Senate Democrats on Thursday defeated an attempted by Republicans to impose sanctions on businesses tied to the Nord Stream 2 pipeline, which will carry natural gas from Russia to the German coast. They invoked a tool "overwhelmingly used by racists" to do so, according to academics.
The Senate voted 55-44 on legislation introduced by Sen. Ted Cruz (R-Texas) that would have ended the pipeline project, which is supported by Russian President Vladimir Putin and opposed by American allies in Ukraine. The Ukrainian government has called the pipeline "an existential treat to our security," as Russia has amassed tens of thousands of troops on its border with Ukraine and is believed to be preparing to invade. The pipeline would allow Russia to directly export natural gas to Western Europe, allowing energy to flow uninterrupted in the event of war.
His sanctions bill had majority support. Democratic Sens. Tammy Baldwin (Wisc.), Catherine Cortez Masto (Nev.), Maggie Hassan (N.H.), Mark Kelly (Ariz.), Jacky Rosen (Nev.), and Raphael Warnock (Ga.), along with almost every Republican — Sen. Rand Paul (R-K.y.) being the lone GOP “no” vote — voted in support of Cruz’s bill. But a majority in the United States Senate is not enough to pass bills, thanks to what former President Barack Obama has called a "Jim Crow relic."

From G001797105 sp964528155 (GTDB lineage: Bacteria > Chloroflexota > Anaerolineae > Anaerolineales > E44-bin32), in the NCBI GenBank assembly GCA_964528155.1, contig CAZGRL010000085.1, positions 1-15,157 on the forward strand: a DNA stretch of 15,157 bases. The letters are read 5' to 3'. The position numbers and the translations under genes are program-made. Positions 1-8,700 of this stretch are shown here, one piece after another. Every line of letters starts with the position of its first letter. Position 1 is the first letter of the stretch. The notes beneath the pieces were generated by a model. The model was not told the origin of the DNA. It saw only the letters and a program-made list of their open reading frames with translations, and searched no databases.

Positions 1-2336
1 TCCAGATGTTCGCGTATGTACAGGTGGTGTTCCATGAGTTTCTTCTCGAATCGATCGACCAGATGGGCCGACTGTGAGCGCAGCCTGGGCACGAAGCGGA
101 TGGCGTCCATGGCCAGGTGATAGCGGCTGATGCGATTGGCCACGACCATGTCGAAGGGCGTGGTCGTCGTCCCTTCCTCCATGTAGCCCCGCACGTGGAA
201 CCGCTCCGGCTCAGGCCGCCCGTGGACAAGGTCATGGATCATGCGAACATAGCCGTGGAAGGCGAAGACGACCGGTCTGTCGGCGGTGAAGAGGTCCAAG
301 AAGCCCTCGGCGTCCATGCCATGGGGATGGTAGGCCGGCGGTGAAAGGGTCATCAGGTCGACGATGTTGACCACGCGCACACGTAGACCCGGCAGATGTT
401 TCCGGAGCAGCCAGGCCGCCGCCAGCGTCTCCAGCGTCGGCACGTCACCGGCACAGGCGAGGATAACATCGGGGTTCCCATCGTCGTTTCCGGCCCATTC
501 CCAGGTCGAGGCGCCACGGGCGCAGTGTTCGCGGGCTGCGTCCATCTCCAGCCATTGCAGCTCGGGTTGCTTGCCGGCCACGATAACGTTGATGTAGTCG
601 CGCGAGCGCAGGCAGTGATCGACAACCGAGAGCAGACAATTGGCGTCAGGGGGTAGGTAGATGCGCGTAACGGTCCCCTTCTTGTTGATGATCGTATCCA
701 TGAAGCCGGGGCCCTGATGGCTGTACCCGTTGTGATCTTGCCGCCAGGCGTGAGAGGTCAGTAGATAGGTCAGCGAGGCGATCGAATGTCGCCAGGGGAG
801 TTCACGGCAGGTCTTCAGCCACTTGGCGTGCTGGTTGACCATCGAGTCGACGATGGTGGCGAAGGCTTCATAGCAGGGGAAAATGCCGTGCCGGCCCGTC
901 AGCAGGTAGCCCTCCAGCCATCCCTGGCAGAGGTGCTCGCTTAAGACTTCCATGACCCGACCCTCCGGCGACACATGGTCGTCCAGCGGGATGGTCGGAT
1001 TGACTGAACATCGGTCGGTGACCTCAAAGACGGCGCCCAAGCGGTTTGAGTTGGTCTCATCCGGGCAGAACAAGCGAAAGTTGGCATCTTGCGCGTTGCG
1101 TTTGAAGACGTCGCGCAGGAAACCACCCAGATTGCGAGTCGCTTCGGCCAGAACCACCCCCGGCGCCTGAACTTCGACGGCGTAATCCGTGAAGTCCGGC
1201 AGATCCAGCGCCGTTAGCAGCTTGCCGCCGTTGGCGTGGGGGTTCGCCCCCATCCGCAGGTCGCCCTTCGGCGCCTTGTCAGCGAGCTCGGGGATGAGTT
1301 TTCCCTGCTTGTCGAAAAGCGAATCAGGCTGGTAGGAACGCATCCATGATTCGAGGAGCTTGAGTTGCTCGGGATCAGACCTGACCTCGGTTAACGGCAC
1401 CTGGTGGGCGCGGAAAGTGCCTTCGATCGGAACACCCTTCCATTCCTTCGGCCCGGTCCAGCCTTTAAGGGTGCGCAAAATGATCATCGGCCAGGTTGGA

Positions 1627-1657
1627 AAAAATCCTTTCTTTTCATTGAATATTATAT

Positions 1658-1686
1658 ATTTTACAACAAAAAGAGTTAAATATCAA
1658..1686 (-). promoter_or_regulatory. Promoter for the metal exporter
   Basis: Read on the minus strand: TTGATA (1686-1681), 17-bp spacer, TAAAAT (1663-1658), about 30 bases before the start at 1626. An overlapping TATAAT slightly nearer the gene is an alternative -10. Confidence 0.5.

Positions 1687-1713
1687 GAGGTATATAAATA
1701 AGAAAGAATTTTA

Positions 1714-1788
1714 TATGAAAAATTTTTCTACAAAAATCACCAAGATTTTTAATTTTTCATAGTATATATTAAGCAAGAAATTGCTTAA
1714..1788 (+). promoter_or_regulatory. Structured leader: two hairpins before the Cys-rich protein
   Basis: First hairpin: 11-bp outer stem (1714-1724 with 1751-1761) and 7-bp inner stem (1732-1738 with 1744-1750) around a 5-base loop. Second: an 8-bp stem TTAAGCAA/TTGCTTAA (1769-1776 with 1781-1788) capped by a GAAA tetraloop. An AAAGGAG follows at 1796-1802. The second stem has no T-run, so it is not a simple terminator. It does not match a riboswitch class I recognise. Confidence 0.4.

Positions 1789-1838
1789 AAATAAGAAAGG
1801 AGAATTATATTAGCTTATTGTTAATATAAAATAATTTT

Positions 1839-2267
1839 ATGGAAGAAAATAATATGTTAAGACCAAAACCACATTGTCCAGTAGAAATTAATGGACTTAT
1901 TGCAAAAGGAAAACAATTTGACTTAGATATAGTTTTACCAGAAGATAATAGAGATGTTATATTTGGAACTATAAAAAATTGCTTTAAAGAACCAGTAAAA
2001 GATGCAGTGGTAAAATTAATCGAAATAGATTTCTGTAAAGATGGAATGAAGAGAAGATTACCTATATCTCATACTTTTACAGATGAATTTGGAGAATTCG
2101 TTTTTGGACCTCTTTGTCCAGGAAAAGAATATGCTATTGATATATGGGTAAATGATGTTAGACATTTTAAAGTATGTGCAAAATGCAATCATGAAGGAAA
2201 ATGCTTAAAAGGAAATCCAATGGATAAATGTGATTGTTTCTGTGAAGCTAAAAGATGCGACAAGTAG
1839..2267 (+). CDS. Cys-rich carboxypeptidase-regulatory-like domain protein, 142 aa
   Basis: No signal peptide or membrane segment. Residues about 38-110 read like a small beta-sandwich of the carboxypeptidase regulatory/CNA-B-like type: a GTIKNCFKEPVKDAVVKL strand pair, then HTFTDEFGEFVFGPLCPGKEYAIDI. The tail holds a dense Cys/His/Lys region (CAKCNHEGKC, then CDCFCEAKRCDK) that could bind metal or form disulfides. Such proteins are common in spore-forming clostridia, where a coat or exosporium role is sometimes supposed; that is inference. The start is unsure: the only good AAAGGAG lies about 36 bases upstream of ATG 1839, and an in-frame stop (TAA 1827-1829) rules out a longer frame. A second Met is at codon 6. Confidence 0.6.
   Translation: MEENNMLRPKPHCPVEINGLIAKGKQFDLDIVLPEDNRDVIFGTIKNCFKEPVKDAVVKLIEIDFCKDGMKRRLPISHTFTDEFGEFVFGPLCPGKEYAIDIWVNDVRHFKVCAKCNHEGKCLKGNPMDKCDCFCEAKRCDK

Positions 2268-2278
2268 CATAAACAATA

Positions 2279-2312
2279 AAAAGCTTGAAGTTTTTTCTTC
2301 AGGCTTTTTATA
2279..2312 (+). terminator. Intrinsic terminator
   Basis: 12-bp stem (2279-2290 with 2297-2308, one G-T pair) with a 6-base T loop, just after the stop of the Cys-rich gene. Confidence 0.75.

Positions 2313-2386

Yes indeed, Senate Democrats invoked the legislative filibuster to block Cruz's bill from passing. Their use of a filibuster created a 60-vote threshold to pass the Nord Stream 2 sanctions, and the bipartisan majority of senators came up five votes short of passing the bill.
The Biden White House opposed the sanctions bill, arguing it would hurt U.S. relations with Germany. The president's team lobbied lawmakers to withhold support from the bill, setting up meetings to brief senators on Ukraine, The Hill reports.
Cruz has for months argued that sanctions are needed to prevent the pipeline from becoming operational and to deter Russian aggression.
“The eyes of history are upon us today. Each of us will be faced with a momentous question: Can we put petty differences aside and can we come together to defend our friend and our ally Ukraine against imminent Russian aggression?” Cruz asked on the Senate floor ahead of the vote.
But Democrats used the filibuster to block the sanctions from passing.
Some may call this action by Democrats to stop Cruz's bill flagrantly hypocritical. After all, President Joe Biden as recently as Tuesday called on the Senate to eliminate the filibuster, claiming it has been "weaponized and abused" by Republicans to obstruct his agenda.
But others might say Democrats are being consistent, as in the past Democrats such as Senate Majority Leader Chuck Schumer (D-N.Y.) have defended the filibuster as "an important check and balance" that must be "preserved, not vaporized." Biden, once a senator himself, said the filibuster is "about compromise and moderation" in a 2005 speech he described as "one of the most important speeches for historical purposes that I will have given in the 32 years since I have been in the Senate."
Either way, Senate observers would do well to remember that the Democrats in charge are still politicians — they will use what tools they have to exercise power when it favors them and throw a temper tantrum when the other side does the same thing. This episode with the Nord Stream 2 sanctions bill is case in point.